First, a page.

Direct provision: time to grasp the nettle

Using social policy as an instrument of border control risks closing avenues to integration

 

With its declaration that the absolute ban on asylum seekers seeking paid work is unconstitutional, the Supreme Court has produced a landmark decision that could reverberate widely. In a clear, humane and cogently argued judgment, the seven-judge court has cut through years of political obfuscation about the asylum process to deliver a strong statement on the individual rights of those who seek sanctuary in the State.

The problem is that the Refugee Act, which bans asylum seekers from seeking work, does not just 'severely limit' the freedom to seek work but 'removes it altogether'

The case was taken by a Burmese asylum seeker who spent eight years in the direct provision system. But this was plainly also a test case that drove at a key plank of the State’s asylum policy. In its decision, written on behalf of the seven by Mr Justice Donal O’Donnell, the court stressed that the State could legitimately restrict employment for asylum seekers. The problem is that the Refugee Act, which bans asylum seekers from seeking work, does not just “severely limit” the freedom to seek work but “removes it altogether”. The resulting damage to an individual’s self-worth, and sense of themselves, “is exactly the damage which the constitutional right seeks to guard against”, the judgment notes. Evidence of the Burmese man’s “depression, frustration and lack of self-belief” bore that out.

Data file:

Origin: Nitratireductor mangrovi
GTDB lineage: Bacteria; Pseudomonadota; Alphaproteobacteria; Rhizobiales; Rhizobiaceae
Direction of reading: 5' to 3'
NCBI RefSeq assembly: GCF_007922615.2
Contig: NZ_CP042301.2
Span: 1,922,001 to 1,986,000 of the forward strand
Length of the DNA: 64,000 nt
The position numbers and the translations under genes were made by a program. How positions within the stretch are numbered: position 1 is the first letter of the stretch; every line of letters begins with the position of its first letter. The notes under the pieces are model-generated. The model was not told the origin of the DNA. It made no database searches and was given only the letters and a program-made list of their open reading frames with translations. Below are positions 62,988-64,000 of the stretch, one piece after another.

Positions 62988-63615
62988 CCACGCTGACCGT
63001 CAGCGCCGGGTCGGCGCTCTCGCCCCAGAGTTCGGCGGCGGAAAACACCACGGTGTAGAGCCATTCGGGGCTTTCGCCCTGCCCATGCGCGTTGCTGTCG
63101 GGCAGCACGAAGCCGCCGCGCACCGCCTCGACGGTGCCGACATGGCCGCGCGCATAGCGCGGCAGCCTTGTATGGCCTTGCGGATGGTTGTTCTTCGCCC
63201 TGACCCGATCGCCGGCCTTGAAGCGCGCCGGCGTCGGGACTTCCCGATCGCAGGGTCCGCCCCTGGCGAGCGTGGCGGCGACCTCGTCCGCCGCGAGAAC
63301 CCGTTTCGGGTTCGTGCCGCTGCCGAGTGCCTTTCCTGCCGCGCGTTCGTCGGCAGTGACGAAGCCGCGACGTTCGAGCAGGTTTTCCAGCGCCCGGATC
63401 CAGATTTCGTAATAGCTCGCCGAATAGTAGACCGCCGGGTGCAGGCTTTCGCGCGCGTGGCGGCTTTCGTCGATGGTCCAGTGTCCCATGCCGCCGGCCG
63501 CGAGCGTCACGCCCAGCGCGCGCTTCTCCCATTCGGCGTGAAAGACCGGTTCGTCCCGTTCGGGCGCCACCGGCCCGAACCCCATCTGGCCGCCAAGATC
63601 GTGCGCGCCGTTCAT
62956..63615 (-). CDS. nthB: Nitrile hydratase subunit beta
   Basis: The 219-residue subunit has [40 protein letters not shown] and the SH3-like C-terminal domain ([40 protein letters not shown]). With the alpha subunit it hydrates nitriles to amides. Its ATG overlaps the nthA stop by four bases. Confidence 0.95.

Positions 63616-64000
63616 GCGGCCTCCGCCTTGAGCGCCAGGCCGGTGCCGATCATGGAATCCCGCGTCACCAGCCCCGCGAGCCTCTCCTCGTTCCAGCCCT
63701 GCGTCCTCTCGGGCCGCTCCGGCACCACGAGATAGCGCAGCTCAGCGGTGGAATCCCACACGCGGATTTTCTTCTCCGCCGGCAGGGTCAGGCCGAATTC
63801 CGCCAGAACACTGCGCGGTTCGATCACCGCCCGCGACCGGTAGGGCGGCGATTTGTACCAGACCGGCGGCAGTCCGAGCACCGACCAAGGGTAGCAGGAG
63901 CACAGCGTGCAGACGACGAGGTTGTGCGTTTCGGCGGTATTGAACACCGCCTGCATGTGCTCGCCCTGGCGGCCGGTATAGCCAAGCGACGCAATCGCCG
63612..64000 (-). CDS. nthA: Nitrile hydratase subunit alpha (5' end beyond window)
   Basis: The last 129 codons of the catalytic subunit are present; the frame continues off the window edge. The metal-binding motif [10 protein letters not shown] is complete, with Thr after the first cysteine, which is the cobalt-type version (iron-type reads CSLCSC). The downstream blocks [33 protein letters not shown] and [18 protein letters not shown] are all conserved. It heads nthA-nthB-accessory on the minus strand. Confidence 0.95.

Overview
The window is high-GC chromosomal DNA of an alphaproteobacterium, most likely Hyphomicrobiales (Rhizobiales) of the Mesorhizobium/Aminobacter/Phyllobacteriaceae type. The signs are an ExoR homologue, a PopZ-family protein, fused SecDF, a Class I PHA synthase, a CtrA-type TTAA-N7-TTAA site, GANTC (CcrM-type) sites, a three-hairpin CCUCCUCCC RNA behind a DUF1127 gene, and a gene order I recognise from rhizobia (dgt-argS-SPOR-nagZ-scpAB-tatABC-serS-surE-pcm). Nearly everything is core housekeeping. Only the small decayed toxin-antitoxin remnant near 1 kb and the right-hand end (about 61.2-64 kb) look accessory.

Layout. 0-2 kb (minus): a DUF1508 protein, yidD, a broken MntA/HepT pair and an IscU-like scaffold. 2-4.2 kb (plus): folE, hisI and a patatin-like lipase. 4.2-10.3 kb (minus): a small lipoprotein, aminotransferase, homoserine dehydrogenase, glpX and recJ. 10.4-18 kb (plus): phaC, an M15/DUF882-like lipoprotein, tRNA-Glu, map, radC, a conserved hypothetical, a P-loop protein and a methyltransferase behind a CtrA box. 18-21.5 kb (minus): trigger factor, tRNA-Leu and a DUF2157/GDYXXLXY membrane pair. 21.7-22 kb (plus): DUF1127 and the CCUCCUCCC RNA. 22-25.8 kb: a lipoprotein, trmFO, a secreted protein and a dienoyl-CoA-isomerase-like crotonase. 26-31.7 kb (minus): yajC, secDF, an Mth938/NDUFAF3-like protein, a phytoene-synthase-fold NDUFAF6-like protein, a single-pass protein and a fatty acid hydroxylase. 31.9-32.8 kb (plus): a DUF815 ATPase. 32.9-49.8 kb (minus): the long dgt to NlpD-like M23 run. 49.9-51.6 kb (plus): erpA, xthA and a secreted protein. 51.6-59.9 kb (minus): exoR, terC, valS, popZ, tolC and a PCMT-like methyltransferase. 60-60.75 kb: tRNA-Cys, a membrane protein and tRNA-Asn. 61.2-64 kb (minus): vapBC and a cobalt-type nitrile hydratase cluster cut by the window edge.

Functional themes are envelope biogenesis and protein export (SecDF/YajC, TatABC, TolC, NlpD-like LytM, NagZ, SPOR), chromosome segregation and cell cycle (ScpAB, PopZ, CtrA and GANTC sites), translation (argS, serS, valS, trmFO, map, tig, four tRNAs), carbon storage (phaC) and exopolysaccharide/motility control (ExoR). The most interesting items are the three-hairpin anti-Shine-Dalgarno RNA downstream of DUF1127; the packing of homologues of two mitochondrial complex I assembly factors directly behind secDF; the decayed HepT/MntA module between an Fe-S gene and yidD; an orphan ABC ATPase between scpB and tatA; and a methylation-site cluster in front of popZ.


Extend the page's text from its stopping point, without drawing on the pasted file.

Successive governments have argued that a more generous system would create a 'pull factor' and lead to a spike in applications

The court has left room for the Government to respond: the case has been adjourned for six months, and the judgment makes clear that a time-limited work ban, rather than the current open-ended one, could pass the constitutional bar. But the Government should take the opportunity to overhaul the degrading direct provision system, which is largely unchanged since 1999. Successive governments have argued that a more generous system would create a “pull factor” and lead to a spike in applications. Yet among EU states, just one other – Lithuania – has come to the conclusion that the answer is to ban paid work at all stages of the process.

Using social policy as an instrument of border control in this way is not only morally questionable but risks creating long-term poverty and closing avenues to integration.

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